Chocolate Peanut Butter Stout Recipe

Take pleasure in this stunning stout recipe, which blends the ever delightful flavours of chocolate and peanuts to make this a 10/10



10/8/20233 min read

Step-by-Step for a Delightful Chocolate Peanut Butter Stout

Embark on a whimsical brewing journey with the Chocolate Peanut Butter Stout, a concoction that echoes the tender murmur of chocolate and the comforting embrace of peanut butter.

With the first sip, you dive into a velvety realm where cocoa beans dance gracefully with peanuts in a ballet of flavours. Now, let’s unfold the script of this delightful ballet and stage it in your brew kettle.

Gather Your Ingredients:


  • 10 lbs United Kingdom - Maris Otter Pale

  • 1 lb American - Caramel / Crystal 80L

  • 1 lb Flaked Oats

  • 0.50 lb American - Chocolate

  • 0.50 lb American - Carapils (Dextrine Malt)

  • 0.75 lb Canadian - Honey Malt


  • 0.75 oz Northern Brewer Pellets

  • 0.50 oz U.K. Kent Golding Pellets

Other Ingredients:


  • 1 Packet of Wyeast - London Ale III 1318

Let’s Brew:


Ensure your brewing equipment is clean and sanitised.


Heat 16.3 quarts of water in your mash tun to 158°F.

Stir in the fermentables, ensuring a thorough mix.

Maintain this temperature and let it mash for 60 minutes.

Ramp up the temperature to 185°F for mash out, holding for 10 minutes.

Sparge the grains with 6 quarts of water at 175°F for 15 minutes.


Transfer the wort to the boil kettle and bring it to a rolling boil.

At the onset of boiling, add 0.75 oz of Northern Brewer hops and continue boiling for 40 minutes.

Introduce 19.50 oz of peanut butter powder and continue boiling for 5 minutes.

Add 8 oz of cocoa powder, continue boiling for another 5 minutes.

Toss in 2 oz of cocoa nibs and the 0.50 oz of U.K. Kent Golding hops, continue boiling for the remaining 10 minutes.

Cooling and Fermentation:

Cool the wort rapidly to 72°F, using a wort chiller or an ice bath.

Transfer the cooled wort to your primary fermenter and pitch the yeast.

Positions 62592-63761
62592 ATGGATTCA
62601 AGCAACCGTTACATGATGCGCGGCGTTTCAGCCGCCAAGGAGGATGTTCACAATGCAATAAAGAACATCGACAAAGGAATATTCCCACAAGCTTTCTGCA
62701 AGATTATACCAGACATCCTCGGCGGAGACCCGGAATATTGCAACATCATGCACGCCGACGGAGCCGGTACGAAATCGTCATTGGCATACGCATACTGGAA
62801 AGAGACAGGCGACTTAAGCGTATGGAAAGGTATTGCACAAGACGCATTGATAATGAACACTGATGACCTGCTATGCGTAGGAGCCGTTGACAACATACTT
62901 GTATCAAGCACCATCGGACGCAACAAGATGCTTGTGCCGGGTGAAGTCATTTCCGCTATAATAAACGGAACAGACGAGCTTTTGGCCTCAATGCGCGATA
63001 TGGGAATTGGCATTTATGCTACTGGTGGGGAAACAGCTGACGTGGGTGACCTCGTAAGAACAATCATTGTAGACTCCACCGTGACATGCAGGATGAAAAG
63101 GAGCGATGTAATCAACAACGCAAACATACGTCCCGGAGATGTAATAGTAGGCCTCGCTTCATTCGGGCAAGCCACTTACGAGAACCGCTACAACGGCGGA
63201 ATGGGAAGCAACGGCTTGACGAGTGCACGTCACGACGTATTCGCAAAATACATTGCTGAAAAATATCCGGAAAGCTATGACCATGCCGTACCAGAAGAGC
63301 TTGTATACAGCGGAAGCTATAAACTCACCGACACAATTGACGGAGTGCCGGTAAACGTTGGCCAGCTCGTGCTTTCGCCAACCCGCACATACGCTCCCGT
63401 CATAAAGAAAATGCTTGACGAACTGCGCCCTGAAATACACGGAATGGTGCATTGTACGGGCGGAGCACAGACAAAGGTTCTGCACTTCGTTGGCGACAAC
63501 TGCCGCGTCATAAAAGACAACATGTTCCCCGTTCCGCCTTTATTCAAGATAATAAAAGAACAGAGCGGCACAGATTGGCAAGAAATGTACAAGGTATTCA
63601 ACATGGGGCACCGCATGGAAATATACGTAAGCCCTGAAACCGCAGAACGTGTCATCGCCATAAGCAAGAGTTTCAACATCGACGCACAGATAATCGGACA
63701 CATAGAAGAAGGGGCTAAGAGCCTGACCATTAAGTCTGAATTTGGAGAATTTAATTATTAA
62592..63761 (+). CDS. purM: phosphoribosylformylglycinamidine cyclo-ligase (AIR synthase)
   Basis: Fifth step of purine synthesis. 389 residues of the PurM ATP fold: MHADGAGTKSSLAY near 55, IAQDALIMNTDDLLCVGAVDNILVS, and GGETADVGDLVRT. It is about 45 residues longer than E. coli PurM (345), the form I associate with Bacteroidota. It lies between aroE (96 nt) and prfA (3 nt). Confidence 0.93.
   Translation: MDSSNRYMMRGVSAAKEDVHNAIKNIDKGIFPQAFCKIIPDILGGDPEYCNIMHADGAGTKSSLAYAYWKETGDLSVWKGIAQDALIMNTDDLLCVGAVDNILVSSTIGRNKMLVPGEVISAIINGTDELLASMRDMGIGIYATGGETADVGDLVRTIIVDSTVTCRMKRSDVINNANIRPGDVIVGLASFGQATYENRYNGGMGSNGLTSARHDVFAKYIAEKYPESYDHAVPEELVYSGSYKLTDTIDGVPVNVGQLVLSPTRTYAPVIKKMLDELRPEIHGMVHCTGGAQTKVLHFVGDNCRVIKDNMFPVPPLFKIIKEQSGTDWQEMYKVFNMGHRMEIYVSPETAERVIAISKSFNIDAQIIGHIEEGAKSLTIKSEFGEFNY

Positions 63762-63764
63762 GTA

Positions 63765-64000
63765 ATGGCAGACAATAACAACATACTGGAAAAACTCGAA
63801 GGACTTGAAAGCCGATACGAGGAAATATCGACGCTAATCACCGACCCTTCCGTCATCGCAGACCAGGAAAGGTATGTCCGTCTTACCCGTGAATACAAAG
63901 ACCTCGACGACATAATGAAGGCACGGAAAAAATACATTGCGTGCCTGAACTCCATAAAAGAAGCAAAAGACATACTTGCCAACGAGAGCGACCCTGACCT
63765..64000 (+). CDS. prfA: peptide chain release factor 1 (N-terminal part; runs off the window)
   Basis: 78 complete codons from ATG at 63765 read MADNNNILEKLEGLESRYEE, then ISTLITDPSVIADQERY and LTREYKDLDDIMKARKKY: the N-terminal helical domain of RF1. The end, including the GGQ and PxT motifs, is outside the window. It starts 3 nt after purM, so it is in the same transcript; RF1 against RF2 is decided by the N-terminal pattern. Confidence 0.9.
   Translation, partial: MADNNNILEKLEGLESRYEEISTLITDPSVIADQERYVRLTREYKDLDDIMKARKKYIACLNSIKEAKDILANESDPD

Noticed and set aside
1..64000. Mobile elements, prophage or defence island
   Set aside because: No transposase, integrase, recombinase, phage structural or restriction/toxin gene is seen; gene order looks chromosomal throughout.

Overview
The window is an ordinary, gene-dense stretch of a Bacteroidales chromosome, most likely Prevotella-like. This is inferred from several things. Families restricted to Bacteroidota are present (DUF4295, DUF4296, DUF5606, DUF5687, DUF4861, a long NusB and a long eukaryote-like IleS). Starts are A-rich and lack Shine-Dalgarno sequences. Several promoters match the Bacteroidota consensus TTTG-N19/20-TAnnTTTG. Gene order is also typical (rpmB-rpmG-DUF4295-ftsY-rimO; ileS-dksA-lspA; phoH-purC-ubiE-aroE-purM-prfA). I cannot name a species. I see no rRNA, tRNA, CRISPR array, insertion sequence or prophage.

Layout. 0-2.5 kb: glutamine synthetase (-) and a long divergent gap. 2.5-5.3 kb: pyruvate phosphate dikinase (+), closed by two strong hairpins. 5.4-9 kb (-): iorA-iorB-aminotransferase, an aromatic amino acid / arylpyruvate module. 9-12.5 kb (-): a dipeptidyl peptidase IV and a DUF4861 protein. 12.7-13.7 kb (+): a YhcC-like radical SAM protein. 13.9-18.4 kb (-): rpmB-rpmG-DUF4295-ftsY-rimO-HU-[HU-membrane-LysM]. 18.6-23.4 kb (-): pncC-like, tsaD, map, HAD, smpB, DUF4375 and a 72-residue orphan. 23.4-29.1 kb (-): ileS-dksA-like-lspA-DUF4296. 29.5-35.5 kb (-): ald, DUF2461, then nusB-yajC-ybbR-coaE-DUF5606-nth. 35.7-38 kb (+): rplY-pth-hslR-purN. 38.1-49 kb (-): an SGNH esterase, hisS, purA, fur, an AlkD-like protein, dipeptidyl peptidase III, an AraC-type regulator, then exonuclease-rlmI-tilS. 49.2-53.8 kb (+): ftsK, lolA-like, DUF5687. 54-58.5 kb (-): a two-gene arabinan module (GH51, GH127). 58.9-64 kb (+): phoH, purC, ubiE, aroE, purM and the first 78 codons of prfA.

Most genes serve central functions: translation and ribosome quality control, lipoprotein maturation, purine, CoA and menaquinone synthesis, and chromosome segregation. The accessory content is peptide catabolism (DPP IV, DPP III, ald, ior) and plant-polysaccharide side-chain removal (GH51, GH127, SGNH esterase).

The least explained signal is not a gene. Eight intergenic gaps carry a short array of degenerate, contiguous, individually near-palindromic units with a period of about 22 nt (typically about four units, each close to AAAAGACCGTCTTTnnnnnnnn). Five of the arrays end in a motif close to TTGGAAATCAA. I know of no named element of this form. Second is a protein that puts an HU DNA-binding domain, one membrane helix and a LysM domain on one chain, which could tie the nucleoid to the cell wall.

Allow the wort to ferment at a steady 72°F.

Secondary Fermentation:

After primary fermentation (typically 1-2 weeks), transfer the beer to a secondary fermenter.

Add the remaining 2 oz of cocoa nibs and let it ferment for an additional 8 days.


Transfer the beer to a bottling bucket, leaving the sediment behind.

Bottle the beer and allow it to carbonate for at least two weeks.


Chill, pour, and let the chocolate peanut butter ballet pirouette on your palate.

Savour the harmonious performance and toast to your brewing finesse!

chocolate peanut butter stout next to the ingredients
chocolate peanut butter stout next to the ingredients

Pro Tips:

  • Grain Substitution: Feel adventurous? Substitute some grains to discover new flavour dimensions.

  • Freshness Matters: Employ fresh hops and yeast to ensure the robustness of flavours.

  • Sanitation is Key: A clean brewing environment is crucial to avoid off-flavours.

  • Patience Pays: Allow ample time for fermentation and conditioning to unveil a well-rounded flavour profile.

Equipment Checklist:

  • Brewing kettle

  • Mash tun

  • Fermentation vessels (Primary and Secondary)

  • Airlock and bung

  • Thermometer

  • Hydrometer or refractometer

  • Bottling or kegging equipment

  • Sanitising agents

  • Stirring utensils

  • Wort chiller or an alternative cooling method


How does the peanut butter powder affect the taste?

  • Peanut butter powder imparts a creamy, nutty flavour, complementing the chocolate essence.

Can I use real chocolate instead of cocoa powder?

  • While real chocolate can be used, cocoa powder provides a more controlled and intense chocolate flavour.

Is there a substitute for the London Ale III yeast?

  • Yes, Wyeast 1098 British Ale or White Labs WLP002 English Ale yeast are suitable substitutes.

How do I achieve a creamier texture?

  • Increasing the amount of flaked oats can lend a creamier texture to your stout.

Can I add actual peanut butter instead of the powder?

  • It’s advisable to use peanut butter powder as it mixes well and doesn’t introduce fats that could affect the beer’s body and head retention.

What’s the significance of the secondary fermentation?

  • Secondary fermentation helps clarify the beer and further develop flavours, especially with the addition of cocoa nibs.